Despite concerns around how the announcement trailer could have been better and why the historical setting had to return, there are likely going to be a horde of players just itching to confirm their pre-orders for Battlefield V.
Here comes the request to be wary of throwing cash before going through the reviews. However, observing caution in this case has little to do with industry practices and more to do with what happened with Battlefield 1 last year.
Based on the obvious similarities between the two installments, it is completely possible that DICE treats Battlefield V the same way it did Battlefield 1. Hence, it is important to not get lost in excitement over the new offering and recall how the same developer ostracized an entire region of players just to please another.
What happened with Battlefield 1
Every multiplayer game features lag compensation to accommodate players with both high and low pings. The goal is to ensure a somewhat balanced playing field by reducing the advantage of low pings in order to not completely leave players with high pings in a dump.
When Battlefield 1 was released, the netcode was designed to bring both high and low pings as close as possible. This created a messy situation because while those with high pings were enjoying themselves, many with low pings considered it unfair.
Hence, began a series of requests on social media platforms for DICE to correct the netcode or region-lock the servers. In many ways, this movement was boosted by the fact that there were similar requests for Rainbow Six Siege around the same time.
It was a coincidence that Ubisoft adhered soon after and reduced the tolerance of high pings in Rainbow Six Siege, causing petitioners behind Battlefield 1 to start raising more and louder voices. DICE finally caved and released the Spring Update with new netcode changes that completely destroyed Battlefield 1 for an entire region.
The hit-registration immediately went to an all time low for players above the 100 ms threshold. The netcode was so strict that anyone with even a few notches above would not be able to kill a standing target. Those below the threshold were given more than a few seconds of safety time before the bullets would register.
DICE would later release hot-fixes for the netcode but Battlefield 1 had pretty much become unplayable for a large portion, either due to locality or connectivity. The developer requested the community to play in their own local servers. The only problem was that there were very few and in some cases none at all. This does not even include the tailored need for servers running different modes and maps.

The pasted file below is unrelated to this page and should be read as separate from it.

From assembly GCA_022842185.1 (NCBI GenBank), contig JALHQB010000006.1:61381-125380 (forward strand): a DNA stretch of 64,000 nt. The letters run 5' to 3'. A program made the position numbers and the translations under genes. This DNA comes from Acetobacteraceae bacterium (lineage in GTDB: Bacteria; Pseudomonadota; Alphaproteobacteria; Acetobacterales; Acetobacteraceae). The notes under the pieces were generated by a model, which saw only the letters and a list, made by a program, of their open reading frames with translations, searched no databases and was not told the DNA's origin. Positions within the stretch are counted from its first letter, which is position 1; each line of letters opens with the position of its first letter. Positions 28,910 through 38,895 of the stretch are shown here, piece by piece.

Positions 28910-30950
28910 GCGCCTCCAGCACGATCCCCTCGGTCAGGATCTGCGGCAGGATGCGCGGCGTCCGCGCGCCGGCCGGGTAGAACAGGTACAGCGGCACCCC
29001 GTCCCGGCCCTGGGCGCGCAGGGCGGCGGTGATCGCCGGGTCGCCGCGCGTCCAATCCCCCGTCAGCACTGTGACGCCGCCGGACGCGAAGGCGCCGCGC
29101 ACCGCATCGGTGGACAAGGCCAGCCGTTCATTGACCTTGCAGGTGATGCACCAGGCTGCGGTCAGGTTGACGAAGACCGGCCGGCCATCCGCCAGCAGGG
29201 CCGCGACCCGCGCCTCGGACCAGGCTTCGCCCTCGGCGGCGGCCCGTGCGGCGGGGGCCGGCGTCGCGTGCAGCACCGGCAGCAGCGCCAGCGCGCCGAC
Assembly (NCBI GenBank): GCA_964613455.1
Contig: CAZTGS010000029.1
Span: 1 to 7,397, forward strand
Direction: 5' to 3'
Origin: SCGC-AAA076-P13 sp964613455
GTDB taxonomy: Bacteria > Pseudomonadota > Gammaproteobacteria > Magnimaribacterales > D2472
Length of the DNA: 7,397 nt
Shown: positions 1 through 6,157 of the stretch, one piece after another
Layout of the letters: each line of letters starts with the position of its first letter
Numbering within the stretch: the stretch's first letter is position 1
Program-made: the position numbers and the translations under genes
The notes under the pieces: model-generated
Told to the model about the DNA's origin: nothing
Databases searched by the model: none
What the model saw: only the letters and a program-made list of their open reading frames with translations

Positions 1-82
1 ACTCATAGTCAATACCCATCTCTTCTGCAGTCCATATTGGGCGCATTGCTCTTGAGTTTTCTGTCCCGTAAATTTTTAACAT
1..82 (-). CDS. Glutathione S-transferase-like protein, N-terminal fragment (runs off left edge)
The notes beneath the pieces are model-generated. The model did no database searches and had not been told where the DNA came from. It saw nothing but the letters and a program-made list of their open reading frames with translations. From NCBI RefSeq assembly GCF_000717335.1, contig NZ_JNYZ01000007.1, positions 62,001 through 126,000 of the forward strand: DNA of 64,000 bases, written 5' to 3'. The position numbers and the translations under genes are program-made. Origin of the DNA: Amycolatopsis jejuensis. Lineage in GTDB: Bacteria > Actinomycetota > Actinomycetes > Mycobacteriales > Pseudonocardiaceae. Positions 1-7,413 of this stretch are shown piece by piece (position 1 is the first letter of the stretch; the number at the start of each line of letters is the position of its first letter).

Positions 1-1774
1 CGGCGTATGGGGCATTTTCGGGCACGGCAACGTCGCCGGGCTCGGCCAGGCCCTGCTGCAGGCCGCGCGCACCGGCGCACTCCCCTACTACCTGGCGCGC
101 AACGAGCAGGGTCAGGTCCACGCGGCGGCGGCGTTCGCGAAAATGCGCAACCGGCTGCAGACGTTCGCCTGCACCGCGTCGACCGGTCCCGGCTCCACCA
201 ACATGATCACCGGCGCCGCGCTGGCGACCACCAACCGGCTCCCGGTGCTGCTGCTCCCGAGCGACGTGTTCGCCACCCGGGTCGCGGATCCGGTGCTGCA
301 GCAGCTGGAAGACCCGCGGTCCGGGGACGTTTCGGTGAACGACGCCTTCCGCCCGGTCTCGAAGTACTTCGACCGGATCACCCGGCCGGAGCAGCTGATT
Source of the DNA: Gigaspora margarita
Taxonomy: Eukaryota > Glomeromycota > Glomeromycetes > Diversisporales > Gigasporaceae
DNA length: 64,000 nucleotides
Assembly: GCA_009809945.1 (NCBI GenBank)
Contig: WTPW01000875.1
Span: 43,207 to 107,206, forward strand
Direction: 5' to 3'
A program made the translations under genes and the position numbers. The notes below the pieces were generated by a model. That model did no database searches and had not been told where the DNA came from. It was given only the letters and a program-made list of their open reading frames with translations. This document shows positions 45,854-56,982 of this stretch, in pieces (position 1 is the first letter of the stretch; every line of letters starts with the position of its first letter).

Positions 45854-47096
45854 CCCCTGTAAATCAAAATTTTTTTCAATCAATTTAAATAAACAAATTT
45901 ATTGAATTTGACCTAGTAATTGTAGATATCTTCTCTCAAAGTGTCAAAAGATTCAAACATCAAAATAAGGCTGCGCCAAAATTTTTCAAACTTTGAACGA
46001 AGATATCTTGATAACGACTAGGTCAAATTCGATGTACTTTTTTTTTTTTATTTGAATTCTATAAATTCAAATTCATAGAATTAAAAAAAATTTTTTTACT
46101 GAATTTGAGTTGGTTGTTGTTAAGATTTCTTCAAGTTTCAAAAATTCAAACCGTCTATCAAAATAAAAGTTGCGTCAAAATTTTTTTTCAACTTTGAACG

Hence, Battlefield 1 became a useless purchase for players just six months after release. There was no region-locking involved but the netcode changes acted as such. It was pitiful to see players jumping regions without any alternatives and get pummeled senseless.
What happens with Battlefield V
Will the same region-locking netcode return a second time to cut out legitimate buyers? It would be beneficial for everyone if such plans are confirmed before the release date. However, it is likely that such drastic changes to the multiplayer, if in the works, are only going to go live later down the line after sales have been procured. Hence, leaving day-one buyers without any chance at a refund.
You can bet that debates about the netcode are going to start surfacing right after Battlefield V releases this fall and the same requests will follow. Those who still choose to pre-order the new installment should be wary of the potential consequences.
Keep your fingers crossed that DICE shows transparency in the coming months and confirms whether it will be accommodating players worldwide or not.
Battlefield V is scheduled to release on October 19, 2018, for PlayStation 4, Xbox One, and PC.